Practical experiments in school science lessons and science field trips - Science and Technology Committee Contents


1  Introduction

1. There have been persistent reports in the press that that science practicals and field trips were in decline and that the reason was health and safety concerns.[1] Despite ongoing work by the Health and Safety Executive[2] and a campaign by the Royal Society for Chemistry aimed at allaying concerns,[3] the persistent nature of these stories convinced us that this was an issue that needed examination.

2. Science practicals in the classroom and field trips should be the activities that link students' theoretical learning in schools with the practical application of science to the world at large and, later, in the workplace. We also had a concern that any decline in practicals and fieldwork could be a symptom of, if not directly linked to, a wider decline in the study of science in schools. Education is a devolved issue and, following the line of much of the evidence sent in response to the inquiry, this report is mainly focussed on England but comparisons with Scotland are important.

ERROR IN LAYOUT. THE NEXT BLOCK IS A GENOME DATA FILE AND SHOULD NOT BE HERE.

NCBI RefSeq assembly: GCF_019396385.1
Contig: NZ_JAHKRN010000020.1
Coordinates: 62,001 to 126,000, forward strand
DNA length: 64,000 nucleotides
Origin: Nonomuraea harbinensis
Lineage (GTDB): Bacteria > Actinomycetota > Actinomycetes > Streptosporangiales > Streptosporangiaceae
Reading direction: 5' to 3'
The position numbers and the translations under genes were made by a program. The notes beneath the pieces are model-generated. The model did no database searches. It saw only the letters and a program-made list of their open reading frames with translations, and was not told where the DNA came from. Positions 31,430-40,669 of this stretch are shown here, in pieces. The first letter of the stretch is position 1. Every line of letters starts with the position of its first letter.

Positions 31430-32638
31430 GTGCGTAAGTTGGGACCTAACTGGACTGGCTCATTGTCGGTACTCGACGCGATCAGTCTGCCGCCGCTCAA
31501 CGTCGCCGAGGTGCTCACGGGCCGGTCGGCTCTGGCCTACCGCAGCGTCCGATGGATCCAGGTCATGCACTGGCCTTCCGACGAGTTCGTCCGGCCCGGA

3. The reasons why children study science raises issues that go wider than this report. We note that, despite a range of research on the subject, there is currently no widely accepted research on the reasons why children choose to take up, or not to take up, science at certificate levels. Professor Dillon of King's College London provided us with research in this area which is part of an ongoing research programme into this subject.[4] We hope that the Economic and Social Research Council-funded Targeted Initiative on Science and Mathematics Education[5] will provide the Government with a solid foundation upon which it can build greater participation in STEM[6] subjects. This is an issue we shall monitor and we may return to it later in the Parliament.